St John the Baptist

Under the Act of 1843, districts were separated from large parishes and were known as ‘Peel Districts’, from Sir Robert Peel who promoted the Act.

Pendeen, Cornwall

Opening times

Sorry, there are no regular opening times for this church.


TR19 7SF

This was the beginning of the Parish of Pendeen, originally known as North St Just separated from the old mother Parish of St Just in Penwith but with no church building. 

The need of a church and a priest was great in Pendeen and in 1849 the Revd Robert Aitken was offered this Peel District as his sphere of work by then Bishop Philpotts of Exeter. Revd Aitken drove over the moor from Penzance but after losing his way and then finding little more than a barren piece of moorland, with no church, no parsonage and no school, he quickly turned his carriage around and drove back the way he had come!

A petition was organised and signed by every local inhabitant and sent to the Bishop demanding that pressure be brought to bear on Revd Aitken. A second time he came and came to stay with great challenge.

One fine afternoon a number of miners were standing in the town plat, now the square, by the inn when the Vicar came up and spoke: ‘Come on’ he said ‘get your picks and shovels, we are going to build a church’! The men were too astonished to do anything other than obey.

The first wooden church was only temporary and completed in three weeks. It was set up in the square and was used for more than two years, being opened on June 24th 1849. The wood from it was later reused for the floor of the permanent church. Revd Aitken was his own architect and adopted proportions of the early English cathedral at Iona. It was built entirely by local labour, who as miners, had considerable skills in all building disciplines. The stone was quarried on the carn at the rear of the church.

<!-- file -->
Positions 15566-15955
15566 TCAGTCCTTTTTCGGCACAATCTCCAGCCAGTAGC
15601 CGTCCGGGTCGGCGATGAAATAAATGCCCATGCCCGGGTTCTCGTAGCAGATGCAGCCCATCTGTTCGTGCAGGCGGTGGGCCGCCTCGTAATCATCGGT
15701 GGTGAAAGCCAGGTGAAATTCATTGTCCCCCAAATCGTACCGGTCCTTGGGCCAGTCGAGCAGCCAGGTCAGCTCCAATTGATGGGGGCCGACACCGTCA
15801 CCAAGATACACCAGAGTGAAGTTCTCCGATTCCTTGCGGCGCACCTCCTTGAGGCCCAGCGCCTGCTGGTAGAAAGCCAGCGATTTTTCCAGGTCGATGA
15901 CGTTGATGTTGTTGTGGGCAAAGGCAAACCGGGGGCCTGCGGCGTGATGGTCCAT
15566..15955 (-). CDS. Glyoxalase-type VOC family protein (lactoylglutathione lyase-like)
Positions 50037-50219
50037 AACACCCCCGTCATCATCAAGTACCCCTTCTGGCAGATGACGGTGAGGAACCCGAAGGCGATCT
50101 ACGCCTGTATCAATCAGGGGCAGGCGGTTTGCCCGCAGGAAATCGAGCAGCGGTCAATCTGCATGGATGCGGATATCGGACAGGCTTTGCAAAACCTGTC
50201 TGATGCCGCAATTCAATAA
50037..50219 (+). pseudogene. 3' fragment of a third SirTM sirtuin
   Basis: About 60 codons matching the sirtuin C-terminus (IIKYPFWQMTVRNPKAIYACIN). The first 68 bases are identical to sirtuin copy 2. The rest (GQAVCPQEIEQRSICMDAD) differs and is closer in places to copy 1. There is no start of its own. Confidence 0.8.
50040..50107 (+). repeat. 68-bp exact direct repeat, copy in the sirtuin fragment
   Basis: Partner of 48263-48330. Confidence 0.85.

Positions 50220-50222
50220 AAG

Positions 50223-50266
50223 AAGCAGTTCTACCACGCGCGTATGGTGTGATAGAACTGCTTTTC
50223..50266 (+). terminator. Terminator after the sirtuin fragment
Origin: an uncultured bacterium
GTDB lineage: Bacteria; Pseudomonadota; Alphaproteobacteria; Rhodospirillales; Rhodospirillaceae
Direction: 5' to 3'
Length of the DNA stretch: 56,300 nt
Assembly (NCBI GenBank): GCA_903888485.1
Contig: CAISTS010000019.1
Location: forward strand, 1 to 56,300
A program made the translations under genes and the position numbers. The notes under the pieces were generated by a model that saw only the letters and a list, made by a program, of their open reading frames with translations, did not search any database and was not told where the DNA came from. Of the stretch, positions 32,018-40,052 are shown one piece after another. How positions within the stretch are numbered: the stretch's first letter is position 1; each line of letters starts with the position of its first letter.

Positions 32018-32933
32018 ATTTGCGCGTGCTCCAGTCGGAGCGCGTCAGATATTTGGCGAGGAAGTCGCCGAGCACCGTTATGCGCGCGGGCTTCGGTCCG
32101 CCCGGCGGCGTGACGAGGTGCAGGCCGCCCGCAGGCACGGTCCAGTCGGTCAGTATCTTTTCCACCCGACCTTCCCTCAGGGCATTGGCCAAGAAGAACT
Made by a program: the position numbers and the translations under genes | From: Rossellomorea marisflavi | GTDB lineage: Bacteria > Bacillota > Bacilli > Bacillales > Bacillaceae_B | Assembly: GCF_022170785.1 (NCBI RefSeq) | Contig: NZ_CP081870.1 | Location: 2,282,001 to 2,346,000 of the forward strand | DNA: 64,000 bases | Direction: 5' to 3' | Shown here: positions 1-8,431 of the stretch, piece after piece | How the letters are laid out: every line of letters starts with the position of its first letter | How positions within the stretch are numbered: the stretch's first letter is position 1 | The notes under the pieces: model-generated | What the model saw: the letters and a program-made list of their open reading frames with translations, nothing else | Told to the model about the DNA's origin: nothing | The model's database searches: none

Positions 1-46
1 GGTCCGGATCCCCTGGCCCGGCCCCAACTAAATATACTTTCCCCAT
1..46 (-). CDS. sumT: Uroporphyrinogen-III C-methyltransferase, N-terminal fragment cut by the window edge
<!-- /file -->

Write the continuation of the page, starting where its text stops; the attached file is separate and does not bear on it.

The most interesting feature inside the church is its east window. It is unusual for one window to have five lancets. In addition, the coloured glass was made in a unique way. The white and yellow colouring is not paint, but a solution of real silver and gold, and the blue and ruby colours were burnt in by a new process. The idea was to give the impression of early sunrise lights, and certainly even when the fog outside is thick, from the inside it does appear that the sun is always shining.

  • Wildlife haven

  • Spectacular stained glass

  • Fascinating churchyard

  • Enchanting atmosphere

  • Captivating architecture

  • Walkers & cyclists welcome

  • Space to secure your bike

  • Parking within 250m

  • On street parking at church

  • Level access to the main areas

  • Dog friendly

  • Accessible toilets nearby

  • Church of England

Contact information

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